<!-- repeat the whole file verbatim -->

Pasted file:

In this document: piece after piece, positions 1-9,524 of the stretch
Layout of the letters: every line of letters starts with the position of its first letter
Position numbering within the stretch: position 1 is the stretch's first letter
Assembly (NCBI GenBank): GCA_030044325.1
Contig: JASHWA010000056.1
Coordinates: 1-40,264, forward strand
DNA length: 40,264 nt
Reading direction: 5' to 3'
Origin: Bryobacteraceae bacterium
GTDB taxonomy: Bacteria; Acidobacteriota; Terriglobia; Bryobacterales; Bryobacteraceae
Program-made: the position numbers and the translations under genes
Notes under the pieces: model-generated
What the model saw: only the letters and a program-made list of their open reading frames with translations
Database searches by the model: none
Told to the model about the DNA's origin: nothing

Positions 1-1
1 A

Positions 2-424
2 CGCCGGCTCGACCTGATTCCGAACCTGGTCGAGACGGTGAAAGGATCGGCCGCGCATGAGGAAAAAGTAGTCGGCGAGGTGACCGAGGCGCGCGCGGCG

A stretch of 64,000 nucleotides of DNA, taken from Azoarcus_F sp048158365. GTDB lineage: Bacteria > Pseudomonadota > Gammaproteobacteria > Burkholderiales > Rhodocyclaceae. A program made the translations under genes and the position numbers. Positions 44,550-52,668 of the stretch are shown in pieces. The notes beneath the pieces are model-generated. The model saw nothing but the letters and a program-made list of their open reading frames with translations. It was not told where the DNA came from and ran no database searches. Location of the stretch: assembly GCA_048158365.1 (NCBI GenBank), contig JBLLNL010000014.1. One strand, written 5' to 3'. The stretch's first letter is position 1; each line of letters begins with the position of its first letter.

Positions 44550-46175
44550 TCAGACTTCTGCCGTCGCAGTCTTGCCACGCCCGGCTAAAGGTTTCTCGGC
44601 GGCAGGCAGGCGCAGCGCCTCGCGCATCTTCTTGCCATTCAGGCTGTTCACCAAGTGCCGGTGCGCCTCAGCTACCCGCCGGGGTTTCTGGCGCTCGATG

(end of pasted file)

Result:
In this document: piece after piece, positions 1-9,524 of the stretch
Layout of the letters: every line of letters starts with the position of its first letter
Position numbering within the stretch: position 1 is the stretch's first letter
Assembly (NCBI GenBank): GCA_030044325.1
Contig: JASHWA010000056.1
Coordinates: 1-40,264, forward strand
DNA length: 40,264 nt
Reading direction: 5' to 3'
Origin: Bryobacteraceae bacterium
GTDB taxonomy: Bacteria; Acidobacteriota; Terriglobia; Bryobacterales; Bryobacteraceae
Program-made: the position numbers and the translations under genes
Notes under the pieces: model-generated
What the model saw: only the letters and a program-made list of their open reading frames with translations
Database searches by the model: none
Told to the model about the DNA's origin: nothing

Positions 1-1
1 A

Positions 2-424
2 CGCCGGCTCGACCTGATTCCGAACCTGGTCGAGACGGTGAAAGGATCGGCCGCGCATGAGGAAAAAGTAGTCGGCGAGGTGACCGAGGCGCGCGCGGCG

A stretch of 64,000 nucleotides of DNA, taken from Azoarcus_F sp048158365. GTDB lineage: Bacteria > Pseudomonadota > Gammaproteobacteria > Burkholderiales > Rhodocyclaceae. A program made the translations under genes and the position numbers. Positions 44,550-52,668 of the stretch are shown in pieces. The notes beneath the pieces are model-generated. The model saw nothing but the letters and a program-made list of their open reading frames with translations. It was not told where the DNA came from and ran no database searches. Location of the stretch: assembly GCA_048158365.1 (NCBI GenBank), contig JBLLNL010000014.1. One strand, written 5' to 3'. The stretch's first letter is position 1; each line of letters begins with the position of its first letter.

Positions 44550-46175
44550 TCAGACTTCTGCCGTCGCAGTCTTGCCACGCCCGGCTAAAGGTTTCTCGGC
44601 GGCAGGCAGGCGCAGCGCCTCGCGCATCTTCTTGCCATTCAGGCTGTTCACCAAGTGCCGGTGCGCCTCAGCTACCCGCCGGGGTTTCTGGCGCTCGATG